|No idea but what doesn't actually come across in the photo |
is just how shiny and metallic this tiny beetle is!
|Top left: Shield Bug (Carpocoris sp.) on a Thistle|
Top right: A little beetle on a Hawkbit flower (Leontodon sp.)
Bottom left: A snail on Ragwort (Jacobaea vulgaris)
Bottom right: male Thick Legged Flower Beetle (Oedemera nobilis) on Ragwort
|Note the concrete WWII gun emplacement on the rocks.|
I also noticed on all my photos that there's a dark strata in the rocks everywhere around here -
knowing little about geology I don't know what it signifies.
|Pollen for dinner on this Yarrow (Achillea millefolium), with a bit of buggy love going on too. |
The red beetle is a Common Red Soldier Beetle (Rhagonycha fulva) and
the others I see at home but haven't yet managed to ID.
|I was really pleased to find this little Crab Spider |
waiting for dinner to arrive on a Yarrow flower.
This colourful little wasp is known as a Cuckoo or Jewel Wasp from the family Chrysididae. Most species in this family are cleptoparasitic, laying their eggs in the nests of solitary bees or wasps, where their larvae consume the egg and stored pollen in the nest.
|Cuckoo or Jewel Wasp from the family Chrysididae.|
I think this flower was Queen Anne's Lace (Daucus carota),
which was abundant here.
|I wasn't the only one taking photos - my OH was too!|
|Back to wildflowers - a very common plant in coastal areas |
is Sea Thrift or Sea Pink (Armeria maritima).
|Around this lichen and moss covered rock there is a mix of Sea Thrift |
gone to seed, various grasses and the red looking plant is a
low growing Stonecrop or Sedum of some kind.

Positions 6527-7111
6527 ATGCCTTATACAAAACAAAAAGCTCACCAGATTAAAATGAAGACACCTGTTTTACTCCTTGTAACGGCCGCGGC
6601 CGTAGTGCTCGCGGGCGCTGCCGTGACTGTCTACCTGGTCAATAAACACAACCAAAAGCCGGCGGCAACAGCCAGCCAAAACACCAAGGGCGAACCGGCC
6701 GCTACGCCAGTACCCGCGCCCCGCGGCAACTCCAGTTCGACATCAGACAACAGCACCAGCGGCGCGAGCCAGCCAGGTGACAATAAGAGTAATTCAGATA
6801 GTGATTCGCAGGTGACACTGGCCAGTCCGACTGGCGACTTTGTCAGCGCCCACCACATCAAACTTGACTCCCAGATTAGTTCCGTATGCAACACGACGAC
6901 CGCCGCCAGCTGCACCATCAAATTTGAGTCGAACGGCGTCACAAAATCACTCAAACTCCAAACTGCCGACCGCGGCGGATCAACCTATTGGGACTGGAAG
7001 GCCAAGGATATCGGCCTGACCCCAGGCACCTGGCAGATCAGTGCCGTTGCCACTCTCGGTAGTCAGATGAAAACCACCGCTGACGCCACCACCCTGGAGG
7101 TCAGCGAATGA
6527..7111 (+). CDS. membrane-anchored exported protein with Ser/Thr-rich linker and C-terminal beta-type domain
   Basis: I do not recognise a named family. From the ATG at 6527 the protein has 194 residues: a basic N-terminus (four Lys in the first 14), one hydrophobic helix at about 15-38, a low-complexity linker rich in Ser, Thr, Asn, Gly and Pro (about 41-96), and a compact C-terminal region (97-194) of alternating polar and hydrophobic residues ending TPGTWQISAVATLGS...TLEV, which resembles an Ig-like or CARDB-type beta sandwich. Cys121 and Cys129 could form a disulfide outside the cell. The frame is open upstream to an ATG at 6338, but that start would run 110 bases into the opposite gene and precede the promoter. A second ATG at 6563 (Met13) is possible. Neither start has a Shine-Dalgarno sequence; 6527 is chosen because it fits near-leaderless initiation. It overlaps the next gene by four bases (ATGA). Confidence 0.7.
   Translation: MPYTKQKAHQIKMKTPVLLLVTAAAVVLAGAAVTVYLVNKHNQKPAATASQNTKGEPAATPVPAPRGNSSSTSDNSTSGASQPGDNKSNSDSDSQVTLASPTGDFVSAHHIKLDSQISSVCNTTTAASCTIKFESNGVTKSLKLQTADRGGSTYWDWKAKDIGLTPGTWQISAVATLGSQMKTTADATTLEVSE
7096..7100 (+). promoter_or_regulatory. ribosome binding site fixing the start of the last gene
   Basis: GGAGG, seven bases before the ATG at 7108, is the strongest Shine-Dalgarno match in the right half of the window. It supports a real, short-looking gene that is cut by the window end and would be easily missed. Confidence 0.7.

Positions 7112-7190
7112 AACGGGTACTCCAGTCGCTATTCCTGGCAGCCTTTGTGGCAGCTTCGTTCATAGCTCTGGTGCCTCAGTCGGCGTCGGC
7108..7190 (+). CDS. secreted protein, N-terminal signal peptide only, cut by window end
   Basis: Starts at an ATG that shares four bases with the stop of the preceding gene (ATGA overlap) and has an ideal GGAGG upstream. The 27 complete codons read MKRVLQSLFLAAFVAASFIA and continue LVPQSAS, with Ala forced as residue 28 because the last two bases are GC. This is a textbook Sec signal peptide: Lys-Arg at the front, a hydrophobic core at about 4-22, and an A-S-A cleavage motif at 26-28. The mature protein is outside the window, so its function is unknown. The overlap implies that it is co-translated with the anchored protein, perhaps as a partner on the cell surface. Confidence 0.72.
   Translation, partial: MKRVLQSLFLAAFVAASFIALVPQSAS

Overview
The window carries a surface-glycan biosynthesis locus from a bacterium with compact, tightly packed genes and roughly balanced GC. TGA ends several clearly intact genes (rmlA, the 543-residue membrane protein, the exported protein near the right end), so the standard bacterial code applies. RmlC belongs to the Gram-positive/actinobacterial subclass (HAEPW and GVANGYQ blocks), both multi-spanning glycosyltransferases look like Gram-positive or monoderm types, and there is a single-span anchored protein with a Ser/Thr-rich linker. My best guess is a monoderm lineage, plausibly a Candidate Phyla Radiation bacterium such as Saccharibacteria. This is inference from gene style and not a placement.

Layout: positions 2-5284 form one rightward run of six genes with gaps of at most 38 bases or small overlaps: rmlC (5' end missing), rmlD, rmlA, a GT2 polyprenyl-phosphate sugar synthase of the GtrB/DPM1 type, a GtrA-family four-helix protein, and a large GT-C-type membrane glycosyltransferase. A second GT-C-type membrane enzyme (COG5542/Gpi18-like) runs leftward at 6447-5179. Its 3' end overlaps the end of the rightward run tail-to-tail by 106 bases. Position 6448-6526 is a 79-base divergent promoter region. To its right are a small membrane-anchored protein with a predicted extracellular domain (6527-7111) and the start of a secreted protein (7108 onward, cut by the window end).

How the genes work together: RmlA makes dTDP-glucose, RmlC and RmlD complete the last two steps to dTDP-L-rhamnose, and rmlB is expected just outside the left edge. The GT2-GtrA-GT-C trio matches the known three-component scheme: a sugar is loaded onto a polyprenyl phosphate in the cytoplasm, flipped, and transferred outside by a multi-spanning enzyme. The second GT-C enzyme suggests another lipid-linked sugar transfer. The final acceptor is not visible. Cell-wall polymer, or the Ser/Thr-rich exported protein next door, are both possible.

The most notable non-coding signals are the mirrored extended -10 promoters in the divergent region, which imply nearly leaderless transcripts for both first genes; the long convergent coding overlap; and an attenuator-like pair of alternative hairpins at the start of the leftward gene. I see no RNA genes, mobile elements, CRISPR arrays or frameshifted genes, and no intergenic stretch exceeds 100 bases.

We then drove from the headland to the next beach along in the direction of St Malo, known as le Verger (the orchard). Behind the sand dunes there is a freshwater lake but we've been here before and could not find any access to it from the various footpaths and there were no signboards with any directions. On top of that, the footpaths are pure sand which makes walking really tough! There was a good enough view of the lake from the chapel up the hill and I walked through the paddock next to it to take the photos of the lake.
|Le Verger chapel|
|The lake, taken from the paddock beside the chapel.|
|Just to show off the zoom capabilities of my SX50, |
here are a male and female Tufted Duck (Aythya fuligula).
|Ugh. No thanks. :-)|
Well it would be OK without the tourists!
|The sand dunes behind the beach were more interesting! |
I found it really surprising that Everlasting Sweet Peas were growing so well in pure sand.
Maybe they were garden escapees which colonised here.
The yellow flowers are a Sedum of some sort.
|Two different colours of Everlasting Sweet Pea (Lathyrus latifolius). |
I have the bright pink one at home.
Finally, you know it's holiday season when a light plane flies by pulling a banner saying "Bonnes Vacances" (Happy Holidays). Bizarre!